Saturday, 27 July 2013

Some rules are made to be broken

This Tuesday I will have been away from home for five weeks.  (On Wednesday I begin the long journey home to Australia, the journey that takes me well over 24 hours and halfway round the world.) 

Here's a list of things I am pining for:

pushing my face into the ruff of my dog's neck;

the taste of Wolf Blass's Chardonnay Pinot Noir bubbly;

some different clothes to wear;

The Loved One;

a skinny flat white coffee;

holding a real newspaper in my hands, not a virtual one;

Friday night's pan fried salmon with a sprinkling of Moroccan spice and braised cherry tomatoes and creamy mashed potato;

the smell of my little girl (who's 21);

not being surrounded by poverty and the accompanying guilt.

As writers we're not supposed to make lists;  it's not done according to the experts. Because readers get bored with lists.  Tell me, are you bored?

Some rules are made to be broken. 

Wednesday, 17 July 2013

He said, she said

For personal reasons I am in South Africa for a number of weeks.  I thought I might be able to write while I am here, but I am too distracted. 

The view from my bedroom window

I find I am a writer that needs solitude, stillness and a quiet time to think, but that isn't presently possible. To attempt anything longer (or more serious) than a blog seems to be beyond me in the time allotted.  

In the meantime I am accumulating experiences, storing up sights, sounds and smells. And even though I am not writing, I am thinking about writing.  And apart from soaking up the scenery, I've been listening to the locals. Sometimes their conversations are amusing.  

In church the other morning before the service, two guys in the pew behind me:   And before I go on you have to understand that rugby in South Africa is a whole religion on its own. Anyway, (as the locals are also fond of saying):  
First guy, "Well, did you see the match last night? It was absolutely thrilling."
Second guy, "Christ! If only they had passed the ball like that at the start of the bloody season. Instead they wait until the last game, they wait until Bryan Habana is leaving to run with the ball and pass it, and play like their lives depend on it."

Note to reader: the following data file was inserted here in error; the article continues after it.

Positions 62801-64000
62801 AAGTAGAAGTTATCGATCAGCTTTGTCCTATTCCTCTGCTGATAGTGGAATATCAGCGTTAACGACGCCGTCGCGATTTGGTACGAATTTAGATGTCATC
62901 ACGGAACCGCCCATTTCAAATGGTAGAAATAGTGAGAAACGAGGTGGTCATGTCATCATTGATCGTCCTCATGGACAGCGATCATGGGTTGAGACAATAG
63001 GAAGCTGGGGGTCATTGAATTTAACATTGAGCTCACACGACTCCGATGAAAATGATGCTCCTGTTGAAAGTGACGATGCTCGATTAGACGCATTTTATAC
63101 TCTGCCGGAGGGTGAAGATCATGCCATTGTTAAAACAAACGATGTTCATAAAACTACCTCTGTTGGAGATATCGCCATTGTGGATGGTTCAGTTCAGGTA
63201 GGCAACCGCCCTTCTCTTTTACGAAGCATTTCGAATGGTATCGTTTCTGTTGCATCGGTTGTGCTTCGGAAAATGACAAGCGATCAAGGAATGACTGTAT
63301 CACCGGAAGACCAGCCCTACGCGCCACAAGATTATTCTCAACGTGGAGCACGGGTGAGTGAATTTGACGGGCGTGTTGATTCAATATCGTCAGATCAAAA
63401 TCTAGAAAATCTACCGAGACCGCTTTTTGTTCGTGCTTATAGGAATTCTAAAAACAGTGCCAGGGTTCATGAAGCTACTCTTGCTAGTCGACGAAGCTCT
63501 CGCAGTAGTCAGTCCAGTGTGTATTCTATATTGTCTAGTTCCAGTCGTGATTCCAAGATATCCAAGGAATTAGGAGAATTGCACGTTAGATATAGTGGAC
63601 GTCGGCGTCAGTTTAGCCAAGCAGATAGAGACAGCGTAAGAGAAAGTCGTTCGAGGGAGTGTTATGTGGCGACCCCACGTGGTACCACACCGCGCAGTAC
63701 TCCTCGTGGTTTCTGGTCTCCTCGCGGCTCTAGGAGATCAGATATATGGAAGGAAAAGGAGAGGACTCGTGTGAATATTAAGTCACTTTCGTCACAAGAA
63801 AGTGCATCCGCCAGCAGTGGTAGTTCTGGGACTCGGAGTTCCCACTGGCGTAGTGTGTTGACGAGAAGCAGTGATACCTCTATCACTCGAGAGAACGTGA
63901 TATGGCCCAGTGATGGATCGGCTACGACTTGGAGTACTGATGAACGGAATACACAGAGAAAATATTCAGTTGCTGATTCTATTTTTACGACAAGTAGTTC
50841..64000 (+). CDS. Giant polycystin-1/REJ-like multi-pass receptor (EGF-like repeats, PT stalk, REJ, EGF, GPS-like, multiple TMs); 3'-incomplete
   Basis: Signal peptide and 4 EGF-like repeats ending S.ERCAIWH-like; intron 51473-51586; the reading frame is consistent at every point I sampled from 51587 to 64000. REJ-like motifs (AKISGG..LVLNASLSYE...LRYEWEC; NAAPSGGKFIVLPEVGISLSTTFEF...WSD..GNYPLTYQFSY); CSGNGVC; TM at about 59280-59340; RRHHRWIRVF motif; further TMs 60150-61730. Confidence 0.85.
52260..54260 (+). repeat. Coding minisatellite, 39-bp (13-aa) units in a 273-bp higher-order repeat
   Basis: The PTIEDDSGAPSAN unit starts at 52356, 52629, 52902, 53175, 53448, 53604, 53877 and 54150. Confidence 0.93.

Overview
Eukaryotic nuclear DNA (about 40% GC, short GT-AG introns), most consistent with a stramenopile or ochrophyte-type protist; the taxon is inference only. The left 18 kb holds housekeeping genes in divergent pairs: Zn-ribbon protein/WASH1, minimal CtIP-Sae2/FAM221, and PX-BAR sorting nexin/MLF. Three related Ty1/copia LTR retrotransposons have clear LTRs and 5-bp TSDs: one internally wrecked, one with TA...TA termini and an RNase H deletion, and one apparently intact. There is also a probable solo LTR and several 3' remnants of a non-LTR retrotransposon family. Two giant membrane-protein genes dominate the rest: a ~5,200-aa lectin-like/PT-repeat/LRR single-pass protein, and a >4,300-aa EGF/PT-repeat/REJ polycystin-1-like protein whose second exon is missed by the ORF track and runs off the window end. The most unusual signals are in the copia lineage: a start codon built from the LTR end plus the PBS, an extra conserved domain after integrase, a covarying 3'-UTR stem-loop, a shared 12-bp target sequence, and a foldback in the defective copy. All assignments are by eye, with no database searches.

I kind of felt like it was taken for granted that God was just as interested in the game as they were, and that somehow by the end of the service, they would know what God's opinion was, too.

This is one of the reasons I am distracted
And then yesterday in the street, on my walk home from the beach, I was accosted by a young guy who was begging, which put everything into perspective. Could I just please give him a loaf of bread or some money to buy food?  I told him I had nothing with me, I'd just been walking on the beach. All I have is the front door key.  And he said to me, No, that's not good enough. Here I am, suffering, and you people can't help me. 

I did not know what to say...

Friday, 5 July 2013

Other people's houses

Although she knows nothing of Mythbusters, she has used duct tape in all four corners of her home. Inside and out, it binds one wall to another, holds it together. 

Her home is made of corrugated iron offcuts, but there’s the odd piece of cardboard. Big, strong, packing cartons are easier to anchor. You place the fold parallel to the dirt and you heap it with stones. Although the stones take up space and Elias complains of them digging into his shoulder at night. That boy will complain about anything. 

Four rocks are pushed up against the iron on the outside, one at each corner, but when the wind blows nothing can stop the shaking, and the jittering, the feeling that it might all take off.
Her home is colourful, which is more than can be said of her neighbours’. The corrugated iron is shades of rust and mustard, and Elias in one of his more useful moments found an old can of paint and painted the cardboard red. He also found three pottery pieces, chipped yes, but still usable, and nailed them to the iron. Number 864.

The front door, a sheet of smooth shiny iron, is attached to the door frame with bits of wire threaded through holes. She’s so accustomed to the scraping noise the wire makes that when the wind isn’t blowing it’s too quiet. She can’t sleep when it’s too quiet. It’s like waiting for something to happen, something bad.  

The floor – where you can find it – is hardened dirt. On the walls, against the corrugated iron, Elias has sticky-taped a poster of Madiba with his fist raised to the sky. Amandla! And his favourite basketballer, some American. There’s also a white boy on a skateboard.  Against another wall are two planks of wood on bricks and on these sit packets of mealie-meal and sugar, a tin of coffee. Two mugs and two plates. Alongside is a small gas stove and a pan and a pot. A plastic bucket. The smell of smoke is in everything. 

Some clothes hang from another wall. Her jacket and skirt for church. Elias’ school shirts, clean for tomorrow. One of her husband’s coats, frayed at the cuffs. She likes to see the coat hanging there, reminding her of him, telling her it’s possible he might come home any day.

In the winter her home is like the inside of Madam’s freezer. And in the summer, well, it is hard to find the breeze when there are no windows and you sleep on the floor. Boulders on the roof hold it down, but she worries that one day the wind will shove the roof hard and the boulders will fall through. Eish! Stones in Elias’ shoulder will be the least of his problems, then. 

This random piece of writing comes to you by virtue of the fact that I am currently in South Africa.